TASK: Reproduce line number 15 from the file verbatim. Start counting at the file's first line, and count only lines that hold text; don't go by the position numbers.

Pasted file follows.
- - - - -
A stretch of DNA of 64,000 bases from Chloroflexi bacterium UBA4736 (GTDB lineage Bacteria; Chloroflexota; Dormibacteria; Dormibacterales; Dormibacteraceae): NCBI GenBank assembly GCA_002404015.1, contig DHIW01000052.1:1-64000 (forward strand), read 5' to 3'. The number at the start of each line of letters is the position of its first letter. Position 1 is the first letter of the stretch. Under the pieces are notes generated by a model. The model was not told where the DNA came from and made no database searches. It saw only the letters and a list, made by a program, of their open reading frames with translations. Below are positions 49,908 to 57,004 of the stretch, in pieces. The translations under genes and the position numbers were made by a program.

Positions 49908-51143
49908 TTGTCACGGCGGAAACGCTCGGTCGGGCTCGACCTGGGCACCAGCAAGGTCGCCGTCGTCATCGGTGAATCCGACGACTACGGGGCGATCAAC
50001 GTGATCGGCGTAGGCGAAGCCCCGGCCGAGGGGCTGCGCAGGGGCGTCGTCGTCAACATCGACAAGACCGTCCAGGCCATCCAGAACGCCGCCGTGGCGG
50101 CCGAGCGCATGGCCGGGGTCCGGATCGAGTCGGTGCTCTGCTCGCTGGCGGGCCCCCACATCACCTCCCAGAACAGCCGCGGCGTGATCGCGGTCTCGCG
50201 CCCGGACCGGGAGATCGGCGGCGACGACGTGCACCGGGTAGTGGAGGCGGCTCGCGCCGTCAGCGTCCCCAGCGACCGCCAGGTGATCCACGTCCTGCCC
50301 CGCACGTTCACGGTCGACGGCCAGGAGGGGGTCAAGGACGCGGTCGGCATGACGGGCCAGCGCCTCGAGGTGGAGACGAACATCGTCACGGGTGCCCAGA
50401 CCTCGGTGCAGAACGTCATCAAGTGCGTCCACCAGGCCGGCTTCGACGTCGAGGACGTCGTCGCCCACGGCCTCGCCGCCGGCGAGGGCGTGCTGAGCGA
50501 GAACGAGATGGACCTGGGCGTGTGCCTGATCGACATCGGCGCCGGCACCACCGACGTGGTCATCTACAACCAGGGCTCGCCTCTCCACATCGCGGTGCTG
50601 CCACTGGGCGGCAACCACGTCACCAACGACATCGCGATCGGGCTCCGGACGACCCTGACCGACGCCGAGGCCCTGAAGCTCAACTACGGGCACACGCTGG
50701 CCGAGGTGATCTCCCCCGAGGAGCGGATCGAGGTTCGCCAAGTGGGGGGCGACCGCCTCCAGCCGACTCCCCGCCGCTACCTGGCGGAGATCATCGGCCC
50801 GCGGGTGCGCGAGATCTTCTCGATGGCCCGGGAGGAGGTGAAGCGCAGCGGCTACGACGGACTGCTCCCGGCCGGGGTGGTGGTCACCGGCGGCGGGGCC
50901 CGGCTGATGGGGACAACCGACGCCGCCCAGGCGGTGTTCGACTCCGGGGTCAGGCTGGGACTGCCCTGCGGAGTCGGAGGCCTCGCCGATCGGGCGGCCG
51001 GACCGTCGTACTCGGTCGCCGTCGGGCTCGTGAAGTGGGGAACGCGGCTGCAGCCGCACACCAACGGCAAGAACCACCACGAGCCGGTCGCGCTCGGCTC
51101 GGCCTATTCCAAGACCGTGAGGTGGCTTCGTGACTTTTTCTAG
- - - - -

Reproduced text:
51101 GGCCTATTCCAAGACCGTGAGGTGGCTTCGTGACTTTTTCTAG